Have you ever wondered how Shakespeare came up with the ideas for his plays? How he acted in life, who he was as a person? Then this is the book for you….

In the beginning we find William Shakespeare or Will - as he is called throughout the book, roaming the streets of London. He comes across an unusual street performance and finds himself intrigued by the performing fool and his companion Violetta. Little does Will know though that their meeting is no coincidence.

Violettta is of no...more
Christina (A Reader of Fictions)
While I do not necessarily agree with all of the decisions Rees made in her composition of this novel, I do think her interpretation was incredibly interesting. Her analysis of the hasty marriages between Viola & Orsino and Olivia & Stephano at the end of the play certainly seems spot on to me. Her use of Malvolio and Sir Andrew Agueface as harsh villains I have more trouble accepting. As I know the play so well, I have trouble picturing Malvolio without cross-gartered with yellow stocki...more
Aug 02, 2011 Lauren rated it 3 of 5 stars
Recommends it for: 12 years and up
This book was okay. The Fool's Girl is well-crafted. Its plot is sound, entertaining, and original (unless you count building off of one of Shakespeare's plays). But it was not inspiring nor adventuresome, funny nor depressing, heartwarming nor serious. It was simply okay.

Upon reflection, I find that my favorite character was not the main character. For me, the main character is a bit of a bore-- there was nothing special about this strong female character. Her story and life were interesting,

It wasn't that bad, towards the end, I suppose. But I never really got out of my boredom - I read it to read it, and that was it.
What I liked? Hmm... author techniques, style, and organization I guess. There was a 3rd person narration, but sometimes it would go into a first person narration, but that was only when that particular character was speaking and telling their tale to another. Those parts were done well. Also, the whole connection of different stories was pretty nice, though I do admi...more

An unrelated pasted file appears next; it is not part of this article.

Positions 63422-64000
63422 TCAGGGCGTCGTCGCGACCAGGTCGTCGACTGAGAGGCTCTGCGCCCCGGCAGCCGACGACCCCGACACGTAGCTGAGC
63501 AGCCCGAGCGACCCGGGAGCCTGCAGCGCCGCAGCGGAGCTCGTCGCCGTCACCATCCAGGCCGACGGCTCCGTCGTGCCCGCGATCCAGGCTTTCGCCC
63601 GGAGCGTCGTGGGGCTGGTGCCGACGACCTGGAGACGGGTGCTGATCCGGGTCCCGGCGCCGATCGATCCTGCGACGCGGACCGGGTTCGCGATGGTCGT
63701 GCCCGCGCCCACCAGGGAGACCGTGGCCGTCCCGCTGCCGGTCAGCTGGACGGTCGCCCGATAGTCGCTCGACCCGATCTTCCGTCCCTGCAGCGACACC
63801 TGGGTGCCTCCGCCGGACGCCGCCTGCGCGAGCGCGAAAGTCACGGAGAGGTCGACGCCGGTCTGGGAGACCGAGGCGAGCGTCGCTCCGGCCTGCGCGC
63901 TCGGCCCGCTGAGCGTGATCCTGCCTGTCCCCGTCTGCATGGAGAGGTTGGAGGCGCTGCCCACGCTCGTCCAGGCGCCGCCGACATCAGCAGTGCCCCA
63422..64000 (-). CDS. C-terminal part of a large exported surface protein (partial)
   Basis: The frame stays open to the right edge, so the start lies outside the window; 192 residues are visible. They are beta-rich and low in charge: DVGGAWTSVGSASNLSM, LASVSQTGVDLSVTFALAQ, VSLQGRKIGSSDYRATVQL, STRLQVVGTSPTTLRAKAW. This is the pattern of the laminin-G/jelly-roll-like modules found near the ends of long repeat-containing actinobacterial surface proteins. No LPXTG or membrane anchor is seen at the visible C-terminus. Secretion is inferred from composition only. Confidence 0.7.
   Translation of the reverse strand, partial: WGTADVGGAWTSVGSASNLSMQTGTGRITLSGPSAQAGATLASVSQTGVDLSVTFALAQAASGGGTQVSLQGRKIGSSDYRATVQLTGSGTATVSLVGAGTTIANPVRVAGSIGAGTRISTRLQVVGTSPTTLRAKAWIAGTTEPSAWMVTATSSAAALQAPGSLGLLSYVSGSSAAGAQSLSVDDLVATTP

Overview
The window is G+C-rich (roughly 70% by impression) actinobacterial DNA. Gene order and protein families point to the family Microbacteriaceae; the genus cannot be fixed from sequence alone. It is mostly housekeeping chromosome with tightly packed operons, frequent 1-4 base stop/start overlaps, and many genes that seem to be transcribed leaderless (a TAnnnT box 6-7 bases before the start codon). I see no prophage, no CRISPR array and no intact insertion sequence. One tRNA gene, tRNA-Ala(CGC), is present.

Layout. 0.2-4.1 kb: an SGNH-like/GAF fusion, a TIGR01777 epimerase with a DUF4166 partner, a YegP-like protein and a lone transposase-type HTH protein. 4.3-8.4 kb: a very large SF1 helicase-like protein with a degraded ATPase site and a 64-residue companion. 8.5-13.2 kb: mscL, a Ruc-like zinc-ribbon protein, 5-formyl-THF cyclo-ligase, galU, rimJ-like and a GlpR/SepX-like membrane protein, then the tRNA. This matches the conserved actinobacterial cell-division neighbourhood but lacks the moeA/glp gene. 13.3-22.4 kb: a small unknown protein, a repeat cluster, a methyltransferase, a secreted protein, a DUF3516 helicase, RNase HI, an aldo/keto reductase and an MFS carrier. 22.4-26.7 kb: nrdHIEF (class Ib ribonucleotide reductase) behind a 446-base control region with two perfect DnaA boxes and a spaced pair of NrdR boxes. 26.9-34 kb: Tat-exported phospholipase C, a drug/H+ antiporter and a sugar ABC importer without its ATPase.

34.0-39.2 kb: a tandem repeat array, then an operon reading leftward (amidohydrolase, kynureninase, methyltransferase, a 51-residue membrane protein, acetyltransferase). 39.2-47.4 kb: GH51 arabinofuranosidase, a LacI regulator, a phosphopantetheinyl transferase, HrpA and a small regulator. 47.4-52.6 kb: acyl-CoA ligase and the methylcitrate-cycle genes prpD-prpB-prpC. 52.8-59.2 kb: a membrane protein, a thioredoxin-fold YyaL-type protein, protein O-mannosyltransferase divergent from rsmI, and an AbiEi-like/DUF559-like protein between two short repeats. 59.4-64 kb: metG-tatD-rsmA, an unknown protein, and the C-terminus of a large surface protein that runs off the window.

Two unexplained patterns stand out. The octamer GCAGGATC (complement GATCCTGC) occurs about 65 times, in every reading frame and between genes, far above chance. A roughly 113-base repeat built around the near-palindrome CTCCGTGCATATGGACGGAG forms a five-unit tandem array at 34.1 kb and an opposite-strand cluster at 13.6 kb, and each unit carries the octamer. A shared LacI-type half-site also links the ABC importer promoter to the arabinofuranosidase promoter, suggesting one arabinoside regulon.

Kirsty (overflowing library)
If you like Shakespeare you will love The Fool's Girl. The book is the story of how Shakespeare got the ideas to write his play Twelfth Night.

The book itself is very typical of what I have come to expect from Celia Rees. It is beautifully written and weaves a full and rich tale about life in the historical period it is set in. There are a series of engaging characters and the story itself flowed wonderfully. I liked seeing Shakespearean London and loved the references to the Clink Jail (which i...more
Candy Wood
Readers who know Shakespeare’s Twelfth Night might be confused by the opening of this novel, which has characters named Violetta and Feste in “London, 22nd April 1601,” telling about their narrow escape from a city being attacked by Venetians and pirates. When Shakespeare also appears as a character and they start telling the story to him, though, it becomes clear that Celia Rees is imagining what might have happened after the events of Shakespeare’s play and simultaneously how the play might ha...more
The Fool's Girl tells the story of the second generation of the Twelfth Night cast. As in, the Shakespeare play. ;) Violetta, Viola's daughter, is an orphan, alone in London with just Feste, the fool from XII Night. She assists Feste in his street performances, hence being 'the fool's girl'. The pair are attempting to interest Will Shakespeare, as they think he is the only person who can help them.
Illyria has fallen to ruin, and Violetta barely escaped. She needs to get back an ancient relic to...more
Als William Shakespeare der jungen Violetta und ihrem Narren Feste das erste Mal begegnet, ist er sogleich fasziniert. Die beiden kommen aus dem fernen Land Illyrien und wurden nach der Eroberung durch die Venezianer aus ihrer Heimat vertrieben.

Augenblicklich erahnt seine Dichterseele, was für ein dramatischer Stoff sich ihm hier bietet. Während Will zum einen immer mehr von der Vergangenheit des Mädchens, und der Begegnung ihrer Mutter Viola mit dem Herzog Orsino erfährt, verstrickt er sich gle...more